Thirdly, thinking of the disability community as a knowledge production network raises implications that should figure in decisions about future research directions and funded projects. Disability Studies must embrace a conception of power and knowledge that recognizes both negative and productive effects, and that takes into account the full range of governing mechanisms and policy instruments at play in state and civil institutions. Recognition of both continuities and disjunctures in the exercise of authority enhances the possibilities for resistance and social change.

Disability and Knowledge Circulation, Production, and Contestation

The Canadian disability community consists of multiple, distinct, and often divergent arenas: interacting sets of individuals, organizations, ideas, interests, and processes engaged in social actions, some contradictory, some complementary, which affect disability and public understandings of disability. The social production of knowledge features in all these facets of the community, whether that knowledge supports service provision and administration, litigation or tribunal hearings, government lobbying, or artistic and cultural politics.

Personal interactions with disability service agencies in local communities, under the auspices of charities and their public sector counterparts, provide a growing body of critical autobiography, oral history, and other narrative forms by people living with disabilities. This can involve a shared production of knowledge on disability between the editor/researcher and the narrator/storyteller (Church 1995; Crooks 2007; Krause 2005; Moss and Dyck 2002; Raoul et al. 2007; Tremblay et al. 2005). Such narratives connect the private and public domains of a person’s life, and cast light on coping and the healing, as well as controlling, provided by community services and by peers and families.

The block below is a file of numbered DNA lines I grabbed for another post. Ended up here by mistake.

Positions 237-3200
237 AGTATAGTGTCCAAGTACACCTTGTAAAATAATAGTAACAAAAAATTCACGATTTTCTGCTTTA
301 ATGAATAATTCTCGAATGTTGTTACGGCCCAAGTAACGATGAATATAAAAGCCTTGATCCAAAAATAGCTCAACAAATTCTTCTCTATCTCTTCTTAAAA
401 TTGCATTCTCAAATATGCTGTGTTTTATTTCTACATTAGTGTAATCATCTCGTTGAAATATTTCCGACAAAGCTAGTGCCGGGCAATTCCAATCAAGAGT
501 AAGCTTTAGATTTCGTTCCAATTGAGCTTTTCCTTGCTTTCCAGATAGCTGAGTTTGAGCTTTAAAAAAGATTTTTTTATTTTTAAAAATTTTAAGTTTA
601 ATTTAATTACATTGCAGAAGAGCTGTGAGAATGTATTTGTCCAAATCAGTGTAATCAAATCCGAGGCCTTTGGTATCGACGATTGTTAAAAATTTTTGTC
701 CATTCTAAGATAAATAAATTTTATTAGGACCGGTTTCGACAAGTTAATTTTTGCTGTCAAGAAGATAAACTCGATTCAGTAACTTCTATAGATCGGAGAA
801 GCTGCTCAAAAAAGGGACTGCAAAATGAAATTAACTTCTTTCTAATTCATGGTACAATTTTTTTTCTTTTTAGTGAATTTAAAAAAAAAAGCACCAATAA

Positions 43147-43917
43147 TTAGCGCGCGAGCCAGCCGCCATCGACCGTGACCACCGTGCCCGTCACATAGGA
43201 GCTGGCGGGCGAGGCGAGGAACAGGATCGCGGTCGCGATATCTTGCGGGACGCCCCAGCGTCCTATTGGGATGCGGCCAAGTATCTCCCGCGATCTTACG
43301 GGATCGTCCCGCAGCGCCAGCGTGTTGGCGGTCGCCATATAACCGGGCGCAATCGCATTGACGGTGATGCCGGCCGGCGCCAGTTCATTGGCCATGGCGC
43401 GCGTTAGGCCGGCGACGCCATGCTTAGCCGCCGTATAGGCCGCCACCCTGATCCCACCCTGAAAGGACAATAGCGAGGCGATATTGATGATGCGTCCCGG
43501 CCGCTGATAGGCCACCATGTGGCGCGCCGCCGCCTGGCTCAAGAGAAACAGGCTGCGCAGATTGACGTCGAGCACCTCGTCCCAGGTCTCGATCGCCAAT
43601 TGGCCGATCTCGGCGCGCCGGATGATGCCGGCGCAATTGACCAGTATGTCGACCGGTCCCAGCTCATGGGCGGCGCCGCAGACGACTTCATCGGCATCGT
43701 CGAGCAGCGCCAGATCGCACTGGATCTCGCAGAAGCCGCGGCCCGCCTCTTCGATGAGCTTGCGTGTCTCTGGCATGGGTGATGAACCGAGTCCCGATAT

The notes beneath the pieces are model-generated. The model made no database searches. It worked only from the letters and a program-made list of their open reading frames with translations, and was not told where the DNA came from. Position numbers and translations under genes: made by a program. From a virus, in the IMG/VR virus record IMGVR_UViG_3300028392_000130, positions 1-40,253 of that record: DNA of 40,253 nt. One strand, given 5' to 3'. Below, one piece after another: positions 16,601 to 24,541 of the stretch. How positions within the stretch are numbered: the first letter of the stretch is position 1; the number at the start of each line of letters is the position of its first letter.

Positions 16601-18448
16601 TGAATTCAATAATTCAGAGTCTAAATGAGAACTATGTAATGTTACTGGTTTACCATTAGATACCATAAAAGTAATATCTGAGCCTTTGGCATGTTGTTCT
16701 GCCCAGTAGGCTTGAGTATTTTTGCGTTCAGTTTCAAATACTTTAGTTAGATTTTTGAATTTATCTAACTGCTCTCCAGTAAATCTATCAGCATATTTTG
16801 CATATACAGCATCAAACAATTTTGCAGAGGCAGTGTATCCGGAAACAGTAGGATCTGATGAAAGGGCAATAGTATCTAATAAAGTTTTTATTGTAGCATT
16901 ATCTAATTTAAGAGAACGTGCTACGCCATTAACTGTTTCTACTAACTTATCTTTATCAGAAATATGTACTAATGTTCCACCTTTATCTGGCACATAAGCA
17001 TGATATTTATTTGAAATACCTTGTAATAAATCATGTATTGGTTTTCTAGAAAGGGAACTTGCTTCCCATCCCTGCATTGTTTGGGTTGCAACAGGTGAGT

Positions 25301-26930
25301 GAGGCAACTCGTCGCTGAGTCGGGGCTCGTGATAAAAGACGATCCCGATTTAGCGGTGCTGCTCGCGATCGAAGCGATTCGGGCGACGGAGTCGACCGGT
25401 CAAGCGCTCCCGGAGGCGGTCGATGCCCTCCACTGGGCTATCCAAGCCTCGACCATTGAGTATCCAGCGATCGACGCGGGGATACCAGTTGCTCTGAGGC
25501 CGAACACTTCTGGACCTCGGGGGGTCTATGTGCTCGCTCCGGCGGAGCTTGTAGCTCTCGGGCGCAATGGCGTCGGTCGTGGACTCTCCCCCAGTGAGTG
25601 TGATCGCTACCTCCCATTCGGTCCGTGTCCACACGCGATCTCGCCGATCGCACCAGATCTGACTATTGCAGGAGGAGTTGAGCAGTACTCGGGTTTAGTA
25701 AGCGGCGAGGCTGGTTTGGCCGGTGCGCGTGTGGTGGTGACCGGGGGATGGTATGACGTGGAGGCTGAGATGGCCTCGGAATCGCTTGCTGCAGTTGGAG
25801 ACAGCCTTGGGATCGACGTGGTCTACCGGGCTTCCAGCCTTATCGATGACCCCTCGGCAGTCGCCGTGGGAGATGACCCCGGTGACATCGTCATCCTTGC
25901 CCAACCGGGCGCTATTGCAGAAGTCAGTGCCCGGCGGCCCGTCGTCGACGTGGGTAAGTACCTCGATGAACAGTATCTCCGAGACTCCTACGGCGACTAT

In this neo-liberal age, many social care and human service agencies are undergoing deliberate changes to adopt new values and innovative approaches, shifting from an ethic of benevolence and compassion towards a philosophy of self-determination and person-centred supports. Examples of national consumer-driven disability organizations controlled mainly by people with disabilities are the Alliance for Equality of Blind Canadians, Council of Canadians with Disabilities, People First of Canada, National Network on Mental Health, and the Canadian Association of Independent Living Centres. In this regard, Lord and Hutchison (2007) distinguish between service agencies with a traditional approach that emphasizes ‘client hood’ and ‘victimhood’ among families and individuals living with disabilities, and a new approach, at least for those agencies, which promotes ‘personal choice,’ quintessential language of neoliberalism joined with aspirations of self-determination. Talk of individualism and consumers’ rights may well promote beliefs in personal experience and human agency and celebrate self-governing citizens; but, neoliberalism also individualizes responsibility and downplays structural determinants of living conditions. In valorizing local agency, systemic inequalities in power are ignored and there is always the risk of important health and social provisions being retrenched or privatized in the name of empowering individuals and families or of promoting recovery (LeFrançois, Menzies, and Reaume 2013; Rice and Prince 2013).